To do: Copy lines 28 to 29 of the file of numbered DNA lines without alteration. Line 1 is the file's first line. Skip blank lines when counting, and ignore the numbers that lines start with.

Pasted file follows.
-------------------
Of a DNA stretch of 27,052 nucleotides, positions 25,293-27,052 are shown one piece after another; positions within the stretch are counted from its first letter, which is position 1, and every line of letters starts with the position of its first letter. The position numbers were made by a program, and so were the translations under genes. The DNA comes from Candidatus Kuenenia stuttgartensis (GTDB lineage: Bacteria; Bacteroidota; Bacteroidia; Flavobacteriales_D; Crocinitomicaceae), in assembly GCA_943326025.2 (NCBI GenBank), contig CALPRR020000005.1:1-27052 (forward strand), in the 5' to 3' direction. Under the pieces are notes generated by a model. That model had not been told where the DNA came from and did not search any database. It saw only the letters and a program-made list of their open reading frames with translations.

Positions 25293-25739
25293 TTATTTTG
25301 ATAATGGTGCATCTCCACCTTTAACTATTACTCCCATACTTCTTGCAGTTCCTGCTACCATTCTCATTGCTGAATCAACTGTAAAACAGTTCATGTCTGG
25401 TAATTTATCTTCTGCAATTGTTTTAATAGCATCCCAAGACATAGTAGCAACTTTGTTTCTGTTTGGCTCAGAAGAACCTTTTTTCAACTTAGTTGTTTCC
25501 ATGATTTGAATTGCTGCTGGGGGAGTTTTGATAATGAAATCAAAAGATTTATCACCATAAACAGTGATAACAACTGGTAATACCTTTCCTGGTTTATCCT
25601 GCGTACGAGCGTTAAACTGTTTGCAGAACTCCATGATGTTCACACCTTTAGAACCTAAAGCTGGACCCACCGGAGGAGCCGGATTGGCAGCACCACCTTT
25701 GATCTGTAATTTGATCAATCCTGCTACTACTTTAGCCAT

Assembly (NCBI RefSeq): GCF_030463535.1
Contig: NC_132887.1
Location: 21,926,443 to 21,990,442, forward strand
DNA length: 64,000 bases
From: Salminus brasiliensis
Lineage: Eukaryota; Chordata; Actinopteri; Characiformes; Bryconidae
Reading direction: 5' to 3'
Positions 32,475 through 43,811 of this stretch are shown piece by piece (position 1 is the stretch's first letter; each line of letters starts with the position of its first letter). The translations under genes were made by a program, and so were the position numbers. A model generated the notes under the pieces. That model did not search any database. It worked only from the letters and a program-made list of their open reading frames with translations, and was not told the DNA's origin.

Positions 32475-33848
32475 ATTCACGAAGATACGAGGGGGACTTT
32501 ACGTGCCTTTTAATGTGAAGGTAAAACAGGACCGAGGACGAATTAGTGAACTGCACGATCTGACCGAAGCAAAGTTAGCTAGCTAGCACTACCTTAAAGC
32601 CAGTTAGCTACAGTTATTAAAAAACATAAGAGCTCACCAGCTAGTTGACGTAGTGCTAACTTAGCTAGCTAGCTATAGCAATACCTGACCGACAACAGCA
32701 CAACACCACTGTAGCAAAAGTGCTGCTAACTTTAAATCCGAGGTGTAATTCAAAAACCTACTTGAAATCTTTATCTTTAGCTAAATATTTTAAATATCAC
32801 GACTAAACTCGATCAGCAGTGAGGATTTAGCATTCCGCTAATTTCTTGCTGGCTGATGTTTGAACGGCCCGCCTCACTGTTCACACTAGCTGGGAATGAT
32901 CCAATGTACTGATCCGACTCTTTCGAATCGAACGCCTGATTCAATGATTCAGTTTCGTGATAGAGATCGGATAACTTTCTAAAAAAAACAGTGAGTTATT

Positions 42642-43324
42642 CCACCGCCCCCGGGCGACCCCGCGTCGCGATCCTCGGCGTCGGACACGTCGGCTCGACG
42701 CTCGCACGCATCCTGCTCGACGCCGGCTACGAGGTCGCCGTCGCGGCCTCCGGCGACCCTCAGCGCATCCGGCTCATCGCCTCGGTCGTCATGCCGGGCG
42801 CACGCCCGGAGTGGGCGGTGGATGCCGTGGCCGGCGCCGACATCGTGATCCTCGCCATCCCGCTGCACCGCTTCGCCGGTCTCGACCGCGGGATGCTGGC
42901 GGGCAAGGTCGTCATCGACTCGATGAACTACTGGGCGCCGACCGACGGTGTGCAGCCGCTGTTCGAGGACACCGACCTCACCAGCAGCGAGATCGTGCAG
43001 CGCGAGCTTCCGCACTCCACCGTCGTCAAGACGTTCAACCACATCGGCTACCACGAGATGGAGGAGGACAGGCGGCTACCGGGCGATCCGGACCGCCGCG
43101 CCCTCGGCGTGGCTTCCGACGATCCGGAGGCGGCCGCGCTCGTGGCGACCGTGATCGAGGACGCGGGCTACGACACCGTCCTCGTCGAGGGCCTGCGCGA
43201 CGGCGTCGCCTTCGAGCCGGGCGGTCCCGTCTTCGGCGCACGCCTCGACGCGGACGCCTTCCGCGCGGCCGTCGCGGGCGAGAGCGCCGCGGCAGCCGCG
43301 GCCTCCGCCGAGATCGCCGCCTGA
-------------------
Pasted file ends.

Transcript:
42901 GGGCAAGGTCGTCATCGACTCGATGAACTACTGGGCGCCGACCGACGGTGTGCAGCCGCTGTTCGAGGACACCGACCTCACCAGCAGCGAGATCGTGCAG
43001 CGCGAGCTTCCGCACTCCACCGTCGTCAAGACGTTCAACCACATCGGCTACCACGAGATGGAGGAGGACAGGCGGCTACCGGGCGATCCGGACCGCCGCG